Three leaders of Irish-American organizations were arrested outside the British Embassy yesterday during a protest against British policy in Northern Ireland.

The protest, which drew about 40 people, coincided with the meeting at Camp David between British Prime Minister Margaret Thatcher and President Reagan. Organizers said the demonstration was patterned after protests against apartheid that have resulted in more than 70 arrrests recently outside the nearby South African embassy.

Arrested yesterday were the Rev. Sean McManus, 40, national director of the Irish National Caucus, a lobbying group that is based here; Joseph A. Roche, 49, national president of the Ancient Order of Hibernians, and Leo M. Cooney, 64, East Coast coordinator for the Irish National Caucus.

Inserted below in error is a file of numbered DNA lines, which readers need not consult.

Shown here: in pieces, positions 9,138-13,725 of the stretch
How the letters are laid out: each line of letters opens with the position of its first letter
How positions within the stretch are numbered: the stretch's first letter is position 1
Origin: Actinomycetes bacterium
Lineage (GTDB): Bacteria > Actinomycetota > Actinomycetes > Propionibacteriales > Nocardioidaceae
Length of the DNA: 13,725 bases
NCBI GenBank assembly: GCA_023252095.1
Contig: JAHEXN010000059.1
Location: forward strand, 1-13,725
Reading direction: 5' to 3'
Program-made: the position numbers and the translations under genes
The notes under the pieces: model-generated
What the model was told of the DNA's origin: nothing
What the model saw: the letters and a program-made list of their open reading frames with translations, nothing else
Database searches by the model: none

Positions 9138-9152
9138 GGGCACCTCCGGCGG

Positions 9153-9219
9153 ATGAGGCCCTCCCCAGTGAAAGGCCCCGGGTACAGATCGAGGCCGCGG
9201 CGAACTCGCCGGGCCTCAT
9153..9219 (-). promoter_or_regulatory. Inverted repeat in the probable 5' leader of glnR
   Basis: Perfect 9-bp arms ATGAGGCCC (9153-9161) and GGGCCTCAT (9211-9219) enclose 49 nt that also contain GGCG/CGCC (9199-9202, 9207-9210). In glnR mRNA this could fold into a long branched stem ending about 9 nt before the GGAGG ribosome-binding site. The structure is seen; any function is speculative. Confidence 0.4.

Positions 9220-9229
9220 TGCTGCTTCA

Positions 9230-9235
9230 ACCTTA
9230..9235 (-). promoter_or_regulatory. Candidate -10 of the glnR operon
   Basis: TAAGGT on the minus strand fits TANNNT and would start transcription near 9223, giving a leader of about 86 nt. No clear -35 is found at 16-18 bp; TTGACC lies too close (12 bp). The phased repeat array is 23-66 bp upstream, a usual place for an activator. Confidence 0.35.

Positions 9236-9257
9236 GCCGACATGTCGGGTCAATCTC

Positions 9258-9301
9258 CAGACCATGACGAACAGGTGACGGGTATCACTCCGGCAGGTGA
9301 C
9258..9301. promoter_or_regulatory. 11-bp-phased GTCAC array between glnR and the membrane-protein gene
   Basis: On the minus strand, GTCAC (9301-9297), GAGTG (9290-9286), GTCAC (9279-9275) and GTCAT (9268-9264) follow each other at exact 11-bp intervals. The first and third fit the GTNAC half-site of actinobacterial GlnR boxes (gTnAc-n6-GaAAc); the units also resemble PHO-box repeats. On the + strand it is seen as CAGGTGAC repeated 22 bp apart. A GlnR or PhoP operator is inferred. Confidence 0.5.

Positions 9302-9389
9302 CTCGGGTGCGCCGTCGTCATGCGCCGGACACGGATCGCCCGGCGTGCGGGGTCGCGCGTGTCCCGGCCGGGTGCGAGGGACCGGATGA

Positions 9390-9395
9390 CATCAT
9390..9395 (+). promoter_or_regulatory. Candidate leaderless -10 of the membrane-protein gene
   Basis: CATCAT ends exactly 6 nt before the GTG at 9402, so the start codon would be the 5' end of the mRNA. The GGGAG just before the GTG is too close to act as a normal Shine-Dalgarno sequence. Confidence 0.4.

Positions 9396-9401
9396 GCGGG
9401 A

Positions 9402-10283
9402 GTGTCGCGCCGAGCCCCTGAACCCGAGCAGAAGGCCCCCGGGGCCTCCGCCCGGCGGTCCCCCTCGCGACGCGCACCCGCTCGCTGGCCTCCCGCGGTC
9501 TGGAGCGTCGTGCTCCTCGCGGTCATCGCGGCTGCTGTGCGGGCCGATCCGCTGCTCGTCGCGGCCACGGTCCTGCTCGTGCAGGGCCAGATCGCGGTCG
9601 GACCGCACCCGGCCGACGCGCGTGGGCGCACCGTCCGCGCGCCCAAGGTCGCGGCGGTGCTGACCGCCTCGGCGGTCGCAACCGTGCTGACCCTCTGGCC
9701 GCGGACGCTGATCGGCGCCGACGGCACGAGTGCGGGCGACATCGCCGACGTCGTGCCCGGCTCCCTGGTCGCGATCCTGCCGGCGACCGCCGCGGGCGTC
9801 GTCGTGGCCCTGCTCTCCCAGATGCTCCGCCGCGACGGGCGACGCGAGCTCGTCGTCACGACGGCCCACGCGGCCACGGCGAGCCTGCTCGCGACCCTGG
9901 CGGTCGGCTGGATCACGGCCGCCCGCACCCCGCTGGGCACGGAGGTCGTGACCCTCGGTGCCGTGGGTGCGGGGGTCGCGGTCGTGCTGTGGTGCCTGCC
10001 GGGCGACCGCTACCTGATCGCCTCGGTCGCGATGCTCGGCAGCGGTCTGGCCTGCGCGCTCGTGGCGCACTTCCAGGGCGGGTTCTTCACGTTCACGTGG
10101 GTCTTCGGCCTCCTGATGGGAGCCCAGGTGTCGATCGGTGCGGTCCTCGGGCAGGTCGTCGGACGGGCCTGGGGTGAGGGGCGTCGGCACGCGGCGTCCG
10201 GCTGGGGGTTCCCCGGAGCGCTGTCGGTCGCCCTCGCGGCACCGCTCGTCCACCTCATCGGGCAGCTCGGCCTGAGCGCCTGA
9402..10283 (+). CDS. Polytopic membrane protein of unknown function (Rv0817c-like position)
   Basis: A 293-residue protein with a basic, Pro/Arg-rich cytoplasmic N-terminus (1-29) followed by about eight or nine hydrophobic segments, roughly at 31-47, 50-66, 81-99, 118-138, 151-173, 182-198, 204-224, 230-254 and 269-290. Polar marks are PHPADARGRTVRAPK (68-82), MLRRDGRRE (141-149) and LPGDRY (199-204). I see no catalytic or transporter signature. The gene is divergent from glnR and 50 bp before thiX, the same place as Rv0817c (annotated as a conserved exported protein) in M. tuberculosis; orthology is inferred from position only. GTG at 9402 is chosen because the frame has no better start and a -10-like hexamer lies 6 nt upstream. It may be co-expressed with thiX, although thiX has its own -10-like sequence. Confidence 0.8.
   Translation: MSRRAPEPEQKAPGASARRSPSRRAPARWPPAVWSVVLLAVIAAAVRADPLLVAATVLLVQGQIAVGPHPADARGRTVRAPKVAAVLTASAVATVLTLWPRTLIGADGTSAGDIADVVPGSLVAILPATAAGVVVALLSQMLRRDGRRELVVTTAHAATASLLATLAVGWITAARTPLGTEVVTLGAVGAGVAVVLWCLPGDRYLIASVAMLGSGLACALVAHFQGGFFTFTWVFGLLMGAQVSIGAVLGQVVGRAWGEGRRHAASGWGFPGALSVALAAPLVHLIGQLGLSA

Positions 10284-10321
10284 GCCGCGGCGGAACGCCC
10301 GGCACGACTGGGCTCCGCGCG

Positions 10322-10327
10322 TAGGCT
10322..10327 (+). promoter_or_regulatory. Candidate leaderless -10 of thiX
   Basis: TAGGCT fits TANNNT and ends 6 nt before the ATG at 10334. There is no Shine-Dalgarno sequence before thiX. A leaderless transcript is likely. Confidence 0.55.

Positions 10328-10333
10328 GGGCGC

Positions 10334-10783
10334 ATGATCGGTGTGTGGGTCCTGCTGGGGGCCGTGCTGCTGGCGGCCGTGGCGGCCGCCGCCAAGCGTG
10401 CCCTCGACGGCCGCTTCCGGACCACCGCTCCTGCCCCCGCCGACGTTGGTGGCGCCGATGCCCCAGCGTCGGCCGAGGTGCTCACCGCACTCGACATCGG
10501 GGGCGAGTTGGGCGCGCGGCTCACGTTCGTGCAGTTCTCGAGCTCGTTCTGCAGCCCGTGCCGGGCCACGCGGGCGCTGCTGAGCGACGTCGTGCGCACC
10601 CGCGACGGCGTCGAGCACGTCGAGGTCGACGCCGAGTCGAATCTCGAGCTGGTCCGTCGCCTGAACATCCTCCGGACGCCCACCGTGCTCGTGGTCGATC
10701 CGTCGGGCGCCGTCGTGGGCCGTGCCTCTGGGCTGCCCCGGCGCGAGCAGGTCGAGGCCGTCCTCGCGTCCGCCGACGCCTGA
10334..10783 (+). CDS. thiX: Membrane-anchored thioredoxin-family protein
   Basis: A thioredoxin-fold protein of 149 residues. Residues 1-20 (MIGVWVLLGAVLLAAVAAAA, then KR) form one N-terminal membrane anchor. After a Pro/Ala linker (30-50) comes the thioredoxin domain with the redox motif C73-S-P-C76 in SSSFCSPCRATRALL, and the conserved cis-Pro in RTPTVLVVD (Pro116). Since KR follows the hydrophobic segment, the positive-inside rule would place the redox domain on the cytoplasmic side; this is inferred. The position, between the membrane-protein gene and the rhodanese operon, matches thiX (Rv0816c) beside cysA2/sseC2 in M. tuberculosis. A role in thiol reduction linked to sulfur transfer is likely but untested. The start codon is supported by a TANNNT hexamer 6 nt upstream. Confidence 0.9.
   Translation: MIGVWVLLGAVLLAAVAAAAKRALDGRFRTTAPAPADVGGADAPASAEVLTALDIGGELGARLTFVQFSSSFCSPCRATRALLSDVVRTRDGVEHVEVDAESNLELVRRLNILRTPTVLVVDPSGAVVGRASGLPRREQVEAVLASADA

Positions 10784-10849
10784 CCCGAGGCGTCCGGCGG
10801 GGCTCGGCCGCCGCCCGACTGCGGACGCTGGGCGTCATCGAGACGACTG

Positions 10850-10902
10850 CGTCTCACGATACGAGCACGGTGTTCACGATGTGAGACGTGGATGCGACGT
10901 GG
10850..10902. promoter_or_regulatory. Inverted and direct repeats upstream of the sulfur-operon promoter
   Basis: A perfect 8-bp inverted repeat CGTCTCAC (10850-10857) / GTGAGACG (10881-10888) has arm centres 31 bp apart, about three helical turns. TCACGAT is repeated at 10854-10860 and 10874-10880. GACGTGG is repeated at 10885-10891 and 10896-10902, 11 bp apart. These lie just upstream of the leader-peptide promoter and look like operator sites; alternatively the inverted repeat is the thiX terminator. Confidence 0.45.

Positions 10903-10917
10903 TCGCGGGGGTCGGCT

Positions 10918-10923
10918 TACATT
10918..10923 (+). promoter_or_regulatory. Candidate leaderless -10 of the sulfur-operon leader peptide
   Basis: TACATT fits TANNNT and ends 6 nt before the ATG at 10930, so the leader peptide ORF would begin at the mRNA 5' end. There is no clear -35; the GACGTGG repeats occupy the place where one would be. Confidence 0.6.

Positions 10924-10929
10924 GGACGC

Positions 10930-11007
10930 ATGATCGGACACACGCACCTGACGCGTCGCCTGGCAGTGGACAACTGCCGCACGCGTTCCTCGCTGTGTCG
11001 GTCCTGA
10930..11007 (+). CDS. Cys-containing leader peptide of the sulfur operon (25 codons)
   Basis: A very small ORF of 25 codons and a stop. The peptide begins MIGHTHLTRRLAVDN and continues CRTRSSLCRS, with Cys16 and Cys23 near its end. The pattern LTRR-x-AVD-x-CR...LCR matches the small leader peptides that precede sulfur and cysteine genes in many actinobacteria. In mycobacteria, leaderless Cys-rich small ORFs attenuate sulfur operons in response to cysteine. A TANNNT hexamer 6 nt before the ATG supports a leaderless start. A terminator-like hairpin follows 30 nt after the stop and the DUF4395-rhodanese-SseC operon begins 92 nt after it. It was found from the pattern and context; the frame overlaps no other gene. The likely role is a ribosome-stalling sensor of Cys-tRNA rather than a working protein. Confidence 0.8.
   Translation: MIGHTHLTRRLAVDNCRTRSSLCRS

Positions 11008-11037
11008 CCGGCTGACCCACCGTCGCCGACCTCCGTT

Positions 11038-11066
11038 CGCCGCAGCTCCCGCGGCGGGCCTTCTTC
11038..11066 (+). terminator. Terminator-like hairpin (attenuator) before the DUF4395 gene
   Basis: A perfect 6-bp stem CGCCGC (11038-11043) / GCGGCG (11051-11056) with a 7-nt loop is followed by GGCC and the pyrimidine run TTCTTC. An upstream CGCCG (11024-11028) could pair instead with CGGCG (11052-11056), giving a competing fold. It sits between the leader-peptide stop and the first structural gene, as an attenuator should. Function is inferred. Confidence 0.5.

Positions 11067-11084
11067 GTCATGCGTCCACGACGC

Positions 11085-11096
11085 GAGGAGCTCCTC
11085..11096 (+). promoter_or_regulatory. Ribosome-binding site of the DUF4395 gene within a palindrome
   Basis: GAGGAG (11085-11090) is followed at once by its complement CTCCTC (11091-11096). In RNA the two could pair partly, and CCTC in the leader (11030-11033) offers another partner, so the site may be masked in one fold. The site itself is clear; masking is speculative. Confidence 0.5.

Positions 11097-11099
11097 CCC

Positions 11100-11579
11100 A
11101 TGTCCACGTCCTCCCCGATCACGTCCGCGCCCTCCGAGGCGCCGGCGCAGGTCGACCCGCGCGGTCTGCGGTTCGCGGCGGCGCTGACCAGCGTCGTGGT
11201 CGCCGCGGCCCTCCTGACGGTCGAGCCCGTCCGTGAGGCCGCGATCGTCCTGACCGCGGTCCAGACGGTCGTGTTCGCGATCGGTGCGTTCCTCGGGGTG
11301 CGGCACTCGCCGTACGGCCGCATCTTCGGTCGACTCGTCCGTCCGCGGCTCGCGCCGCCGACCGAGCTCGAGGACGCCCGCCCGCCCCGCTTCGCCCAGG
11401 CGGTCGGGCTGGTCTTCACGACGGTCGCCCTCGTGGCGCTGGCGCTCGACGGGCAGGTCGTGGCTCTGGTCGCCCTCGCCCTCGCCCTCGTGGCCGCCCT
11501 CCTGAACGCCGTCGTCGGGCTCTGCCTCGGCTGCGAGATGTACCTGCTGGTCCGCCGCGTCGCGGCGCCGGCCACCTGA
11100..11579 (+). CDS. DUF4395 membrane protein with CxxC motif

The three delivered a letter for Thatcher to an official on the steps of the embassy on Massachusetts Avenue NW. They were arrested when they refused a policeman's request to leave and were charged with demonstrating within 500 feet of an embassy, a misdemeanor.

Other demonstrators sang "Ireland Shall Be Free Someday" to the melody of the black American civil rights song, "We Shall Overcome."

Police said McManus and Roche were released without bail, and Cooney after posting $50 bond. All three are scheduled to appear Monday in D.C. Superior Court.

McManus, whose group organized the protest, said he was arrested at the antiapartheid demonstrations, where "I learned the technique." He said yesterday's demonstrators were seeking an end to what they called anti-Catholic discrimination in Northern Ireland. British officials were unavailible for comment.